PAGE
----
It certainly sounds like good news: New research from Nature shows that there are just over 3 trillion trees worldwide—that’s eight times more than previous estimates, which were based on satellite pictures.
Yet there’s still plenty to fret about: According to a study by the University of Maryland (UMD) and Google for Global Forest Watch, 45 million hectares of trees—an area twice the size of Portugal—were lost in 2014 alone. Since large-scale deforestation began, a full half of the world’s trees have been lost, and deforestation continues at an alarming rate.
New deforestation hotspots include the Mekong River delta, West Africa, the Gran Chaco region of South America and Madagascar. The countries with the highest deforestation rates in the world are Cambodia, Sierra Leone, Madagascar, Uruguay, Paraguay, Liberia, Guinea, Guinea-Bissau, Vietnam and Malaysia. Growing demand for rubber and palm oil, the expansion of soy production and livestock farming are all major drivers of deforestation.
At the Rainforest Alliance, we know that the best way to keep forests standing is to use them wisely. To that end, we work with everyone from large corporations to forest-based communities to ensure that logging is conducted responsibly, so that ecosystems are protected and harvested areas are reforested. The Rainforest Alliance is one of the founders of the Forest Stewardship Council® (FSC®), the most respected forestry standard-setter in the world. As the largest FSC-accredited certifier, we’ve certified the greatest number of community and indigenous operations to FSC standards.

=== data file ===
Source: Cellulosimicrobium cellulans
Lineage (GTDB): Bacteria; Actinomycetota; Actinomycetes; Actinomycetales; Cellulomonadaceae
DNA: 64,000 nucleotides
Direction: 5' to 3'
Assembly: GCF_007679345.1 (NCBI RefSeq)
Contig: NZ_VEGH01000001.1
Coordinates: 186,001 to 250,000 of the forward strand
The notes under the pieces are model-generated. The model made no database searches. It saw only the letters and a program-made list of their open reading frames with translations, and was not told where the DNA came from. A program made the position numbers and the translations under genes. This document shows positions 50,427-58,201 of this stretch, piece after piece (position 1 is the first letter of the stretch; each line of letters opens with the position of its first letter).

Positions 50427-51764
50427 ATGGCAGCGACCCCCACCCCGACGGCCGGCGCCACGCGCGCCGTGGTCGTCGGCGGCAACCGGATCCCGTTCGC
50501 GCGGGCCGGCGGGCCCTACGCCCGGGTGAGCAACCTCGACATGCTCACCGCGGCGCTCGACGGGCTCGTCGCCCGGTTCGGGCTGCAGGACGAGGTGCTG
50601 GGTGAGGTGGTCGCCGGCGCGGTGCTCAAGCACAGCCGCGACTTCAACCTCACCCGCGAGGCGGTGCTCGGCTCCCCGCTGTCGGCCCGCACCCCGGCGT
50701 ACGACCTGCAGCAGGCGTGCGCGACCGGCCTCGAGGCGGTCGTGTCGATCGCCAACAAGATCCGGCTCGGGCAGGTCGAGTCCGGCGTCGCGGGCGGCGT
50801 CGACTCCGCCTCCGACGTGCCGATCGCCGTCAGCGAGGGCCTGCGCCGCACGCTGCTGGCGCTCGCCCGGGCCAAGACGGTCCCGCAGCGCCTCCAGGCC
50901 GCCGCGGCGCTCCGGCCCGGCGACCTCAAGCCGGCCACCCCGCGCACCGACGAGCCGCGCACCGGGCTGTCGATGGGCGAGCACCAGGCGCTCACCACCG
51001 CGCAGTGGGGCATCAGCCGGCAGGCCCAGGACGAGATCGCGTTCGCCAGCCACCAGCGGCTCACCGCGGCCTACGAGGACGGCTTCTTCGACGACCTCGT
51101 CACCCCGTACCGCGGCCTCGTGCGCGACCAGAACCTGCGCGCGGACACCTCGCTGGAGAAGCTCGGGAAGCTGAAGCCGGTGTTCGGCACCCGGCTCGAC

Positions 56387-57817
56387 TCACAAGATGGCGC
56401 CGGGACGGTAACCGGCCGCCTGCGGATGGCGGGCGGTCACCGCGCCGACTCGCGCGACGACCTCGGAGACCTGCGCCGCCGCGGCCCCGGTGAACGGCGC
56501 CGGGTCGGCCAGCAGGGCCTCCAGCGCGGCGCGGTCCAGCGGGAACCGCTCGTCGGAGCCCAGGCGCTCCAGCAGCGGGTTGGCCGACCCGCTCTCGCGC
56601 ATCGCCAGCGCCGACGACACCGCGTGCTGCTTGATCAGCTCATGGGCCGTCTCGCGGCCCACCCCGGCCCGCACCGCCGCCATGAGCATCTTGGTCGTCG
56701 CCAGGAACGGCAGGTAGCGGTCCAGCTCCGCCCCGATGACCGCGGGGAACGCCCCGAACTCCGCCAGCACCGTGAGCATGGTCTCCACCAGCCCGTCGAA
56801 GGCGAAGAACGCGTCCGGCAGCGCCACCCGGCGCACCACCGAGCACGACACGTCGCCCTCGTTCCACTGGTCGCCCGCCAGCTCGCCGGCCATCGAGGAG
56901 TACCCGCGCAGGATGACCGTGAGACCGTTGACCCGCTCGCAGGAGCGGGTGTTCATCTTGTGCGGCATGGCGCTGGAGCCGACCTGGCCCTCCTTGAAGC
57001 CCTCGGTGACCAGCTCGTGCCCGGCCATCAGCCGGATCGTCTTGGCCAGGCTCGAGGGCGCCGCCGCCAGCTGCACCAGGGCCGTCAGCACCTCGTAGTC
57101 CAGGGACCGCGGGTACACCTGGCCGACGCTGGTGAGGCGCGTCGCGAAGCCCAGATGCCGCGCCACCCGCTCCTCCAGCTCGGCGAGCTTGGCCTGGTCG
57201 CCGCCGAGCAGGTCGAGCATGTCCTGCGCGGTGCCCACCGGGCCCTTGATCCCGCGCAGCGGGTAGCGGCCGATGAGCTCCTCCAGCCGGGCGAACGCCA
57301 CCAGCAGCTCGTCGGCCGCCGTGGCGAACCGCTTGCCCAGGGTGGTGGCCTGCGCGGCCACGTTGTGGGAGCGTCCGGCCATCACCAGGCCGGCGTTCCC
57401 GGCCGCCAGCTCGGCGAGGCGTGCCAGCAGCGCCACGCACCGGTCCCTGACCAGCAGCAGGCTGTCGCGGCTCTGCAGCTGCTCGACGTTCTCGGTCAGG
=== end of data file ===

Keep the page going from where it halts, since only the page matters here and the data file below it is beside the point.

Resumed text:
Forests are essential to the survival of life on Earth: they provide oxygen and drinking water and they stabilize microclimates and weather patterns. Some of the world’s poorest communities depend on forests to live, and forests are home to more than half the world’s species of wildlife. That’s why we remain committed to working with foresters, farmers, tourism enterprises, local communities, businesses and consumers to create a world where people and the planet prosper together.
Find out more about our work in forestry.